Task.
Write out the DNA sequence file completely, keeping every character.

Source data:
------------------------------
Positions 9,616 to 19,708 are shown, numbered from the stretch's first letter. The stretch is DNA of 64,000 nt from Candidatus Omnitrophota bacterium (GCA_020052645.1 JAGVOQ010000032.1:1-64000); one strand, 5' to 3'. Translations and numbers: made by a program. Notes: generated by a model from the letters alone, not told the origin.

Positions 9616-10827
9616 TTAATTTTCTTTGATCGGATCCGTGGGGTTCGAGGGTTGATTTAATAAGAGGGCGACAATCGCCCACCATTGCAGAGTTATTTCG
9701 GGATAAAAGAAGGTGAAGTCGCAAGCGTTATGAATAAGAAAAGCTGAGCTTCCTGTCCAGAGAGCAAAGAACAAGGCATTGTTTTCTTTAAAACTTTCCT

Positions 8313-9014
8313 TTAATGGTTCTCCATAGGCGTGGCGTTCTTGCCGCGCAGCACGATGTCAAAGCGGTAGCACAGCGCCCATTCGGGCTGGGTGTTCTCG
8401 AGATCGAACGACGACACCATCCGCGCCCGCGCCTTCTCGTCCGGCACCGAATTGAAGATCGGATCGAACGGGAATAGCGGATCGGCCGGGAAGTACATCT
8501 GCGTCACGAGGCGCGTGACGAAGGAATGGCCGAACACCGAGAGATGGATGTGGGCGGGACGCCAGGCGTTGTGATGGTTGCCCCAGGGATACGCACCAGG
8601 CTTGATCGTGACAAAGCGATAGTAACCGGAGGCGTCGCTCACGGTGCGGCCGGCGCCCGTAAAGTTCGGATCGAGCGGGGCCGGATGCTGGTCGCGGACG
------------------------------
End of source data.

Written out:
Positions 9,616 to 19,708 are shown, numbered from the stretch's first letter. The stretch is DNA of 64,000 nt from Candidatus Omnitrophota bacterium (GCA_020052645.1 JAGVOQ010000032.1:1-64000); one strand, 5' to 3'. Translations and numbers: made by a program. Notes: generated by a model from the letters alone, not told the origin.

Positions 9616-10827
9616 TTAATTTTCTTTGATCGGATCCGTGGGGTTCGAGGGTTGATTTAATAAGAGGGCGACAATCGCCCACCATTGCAGAGTTATTTCG
9701 GGATAAAAGAAGGTGAAGTCGCAAGCGTTATGAATAAGAAAAGCTGAGCTTCCTGTCCAGAGAGCAAAGAACAAGGCATTGTTTTCTTTAAAACTTTCCT

Positions 8313-9014
8313 TTAATGGTTCTCCATAGGCGTGGCGTTCTTGCCGCGCAGCACGATGTCAAAGCGGTAGCACAGCGCCCATTCGGGCTGGGTGTTCTCG
8401 AGATCGAACGACGACACCATCCGCGCCCGCGCCTTCTCGTCCGGCACCGAATTGAAGATCGGATCGAACGGGAATAGCGGATCGGCCGGGAAGTACATCT
8501 GCGTCACGAGGCGCGTGACGAAGGAATGGCCGAACACCGAGAGATGGATGTGGGCGGGACGCCAGGCGTTGTGATGGTTGCCCCAGGGATACGCACCAGG
8601 CTTGATCGTGACAAAGCGATAGTAACCGGAGGCGTCGCTCACGGTGCGGCCGGCGCCCGTAAAGTTCGGATCGAGCGGGGCCGGATGCTGGTCGCGGACG